WAR AND PIECES
AS Hackney Council wages war on graffiti and street art, neighbours in Islington are protecting Bansky s work and have even carried out running repairs...
AS Hackney Council wages war on graffiti and street art, neighbours in Islington are protecting Bansky's work and have even carried out running repairs.
Unlike Hackney's street cleaners, who have been instructed that there are to be no exceptions when removing graffiti, over the borough boundary the stencils created by the guerilla street artist, some of whose work has sold at auction for more than £300,000, will be spared.
Cllr Lucy Watt, the deputy leader of Islington Council and executive member for environment, told the Gazette: "We take a very hard line on graffiti and remove it within 24 hours when it is reported to us. We've a rapid response graffiti team, tackling hundreds of incidents a year.
"However, residents have been telling us Banksy is in a class of his own, his art sells for millions and they don't want us to remove the work. When the work is on private property, it is up to the owners whether it is removed or not."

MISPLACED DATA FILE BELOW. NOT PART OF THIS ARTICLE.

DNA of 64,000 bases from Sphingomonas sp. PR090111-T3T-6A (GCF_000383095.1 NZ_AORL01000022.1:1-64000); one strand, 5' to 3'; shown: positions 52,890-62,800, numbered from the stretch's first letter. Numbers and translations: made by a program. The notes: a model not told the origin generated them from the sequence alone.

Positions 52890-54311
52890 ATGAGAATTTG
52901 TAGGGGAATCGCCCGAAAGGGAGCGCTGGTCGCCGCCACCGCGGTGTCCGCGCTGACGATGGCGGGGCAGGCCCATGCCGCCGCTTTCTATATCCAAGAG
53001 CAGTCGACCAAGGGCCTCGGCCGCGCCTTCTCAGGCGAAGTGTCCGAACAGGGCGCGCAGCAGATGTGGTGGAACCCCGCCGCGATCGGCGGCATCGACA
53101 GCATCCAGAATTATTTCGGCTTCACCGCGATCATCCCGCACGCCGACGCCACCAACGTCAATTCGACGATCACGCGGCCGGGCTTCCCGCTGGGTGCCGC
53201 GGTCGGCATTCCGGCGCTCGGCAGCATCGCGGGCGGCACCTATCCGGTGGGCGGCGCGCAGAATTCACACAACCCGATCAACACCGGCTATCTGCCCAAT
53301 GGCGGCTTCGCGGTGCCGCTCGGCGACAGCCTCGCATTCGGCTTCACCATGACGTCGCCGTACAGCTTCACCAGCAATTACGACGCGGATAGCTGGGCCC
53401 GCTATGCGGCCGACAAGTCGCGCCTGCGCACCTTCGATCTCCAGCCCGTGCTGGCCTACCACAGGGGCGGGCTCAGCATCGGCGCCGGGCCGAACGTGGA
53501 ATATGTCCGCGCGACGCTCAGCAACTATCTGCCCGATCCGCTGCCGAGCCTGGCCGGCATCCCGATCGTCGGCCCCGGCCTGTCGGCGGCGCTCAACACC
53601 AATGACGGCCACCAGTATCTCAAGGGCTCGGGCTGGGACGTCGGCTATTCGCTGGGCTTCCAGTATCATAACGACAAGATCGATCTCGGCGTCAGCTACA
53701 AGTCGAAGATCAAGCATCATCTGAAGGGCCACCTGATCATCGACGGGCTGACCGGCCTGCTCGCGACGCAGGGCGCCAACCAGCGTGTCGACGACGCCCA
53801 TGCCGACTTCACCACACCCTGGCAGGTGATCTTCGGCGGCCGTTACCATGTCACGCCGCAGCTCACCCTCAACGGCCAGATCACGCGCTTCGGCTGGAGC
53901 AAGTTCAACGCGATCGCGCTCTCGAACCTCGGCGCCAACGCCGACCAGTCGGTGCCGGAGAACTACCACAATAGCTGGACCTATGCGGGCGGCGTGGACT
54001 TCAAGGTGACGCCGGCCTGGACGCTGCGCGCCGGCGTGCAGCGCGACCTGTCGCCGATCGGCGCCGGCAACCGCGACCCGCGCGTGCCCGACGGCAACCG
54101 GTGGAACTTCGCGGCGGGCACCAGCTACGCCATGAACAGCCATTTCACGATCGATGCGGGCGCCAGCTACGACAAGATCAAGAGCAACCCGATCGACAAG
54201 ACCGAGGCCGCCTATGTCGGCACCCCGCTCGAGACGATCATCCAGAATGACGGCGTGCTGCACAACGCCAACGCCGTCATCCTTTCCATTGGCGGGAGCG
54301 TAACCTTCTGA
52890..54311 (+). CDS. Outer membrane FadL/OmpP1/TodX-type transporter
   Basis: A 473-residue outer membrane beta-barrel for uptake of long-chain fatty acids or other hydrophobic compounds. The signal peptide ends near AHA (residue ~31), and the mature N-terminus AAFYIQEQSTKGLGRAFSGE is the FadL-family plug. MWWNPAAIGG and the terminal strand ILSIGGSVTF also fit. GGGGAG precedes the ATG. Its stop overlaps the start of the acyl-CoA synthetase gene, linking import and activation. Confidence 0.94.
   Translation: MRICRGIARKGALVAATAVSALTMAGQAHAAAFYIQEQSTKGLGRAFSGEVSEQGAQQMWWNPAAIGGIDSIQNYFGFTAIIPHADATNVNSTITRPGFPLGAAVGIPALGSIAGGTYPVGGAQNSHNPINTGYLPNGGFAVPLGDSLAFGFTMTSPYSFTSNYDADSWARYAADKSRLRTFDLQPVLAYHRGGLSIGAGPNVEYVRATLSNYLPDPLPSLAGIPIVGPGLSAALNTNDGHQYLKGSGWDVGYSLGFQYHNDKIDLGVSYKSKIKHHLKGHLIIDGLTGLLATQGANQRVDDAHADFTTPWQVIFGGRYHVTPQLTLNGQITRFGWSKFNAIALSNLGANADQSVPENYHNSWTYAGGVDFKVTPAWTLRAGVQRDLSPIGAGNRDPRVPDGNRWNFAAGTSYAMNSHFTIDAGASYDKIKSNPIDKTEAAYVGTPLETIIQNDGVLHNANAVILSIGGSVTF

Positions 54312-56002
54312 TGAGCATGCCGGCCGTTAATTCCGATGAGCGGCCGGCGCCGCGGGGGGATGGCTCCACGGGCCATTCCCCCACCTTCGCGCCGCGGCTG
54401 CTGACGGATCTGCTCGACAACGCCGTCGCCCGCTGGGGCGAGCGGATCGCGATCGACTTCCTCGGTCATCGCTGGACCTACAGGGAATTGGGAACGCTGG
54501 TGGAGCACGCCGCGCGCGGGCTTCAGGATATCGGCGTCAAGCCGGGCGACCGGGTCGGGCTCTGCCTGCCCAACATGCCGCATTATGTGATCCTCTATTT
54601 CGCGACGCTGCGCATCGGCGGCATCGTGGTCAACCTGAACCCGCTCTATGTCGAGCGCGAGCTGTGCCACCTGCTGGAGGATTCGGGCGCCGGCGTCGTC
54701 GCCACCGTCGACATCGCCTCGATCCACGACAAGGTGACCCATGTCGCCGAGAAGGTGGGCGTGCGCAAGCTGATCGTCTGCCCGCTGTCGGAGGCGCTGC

Islington has repaired one of the stencils, Tate Gallery, on five occasions.
Cllr Watt explained: "Because of the quality and renown of Banksy's work, in Islington many people want to see it preserved for as long as possible."
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Hackney, however, is refusing to budge.
In a letter published in this week's Gazette, Cllr Alan Laing, Cabinet member for neighbourhoods, said: "I want to point out that we are not targeting Banksy's work specifically.
"Our policy has always been to target racist or offensive graffiti.
"We then clean up grot spots, where graffiti, fly-tipping and other anti-social behaviour go hand in hand. We also target graffiti on council property.
"While we do prioritise in this way, it's not our role to sit in judgement deciding whether a particular piece of graffiti warrants special treatment.
"For many, the very idea of a local authority defining what art is would be totally abhorrent."
Cllr Laing added that the council would exercise its powers to remove graffiti from private property where the few remaining Banksy works in the borough are located.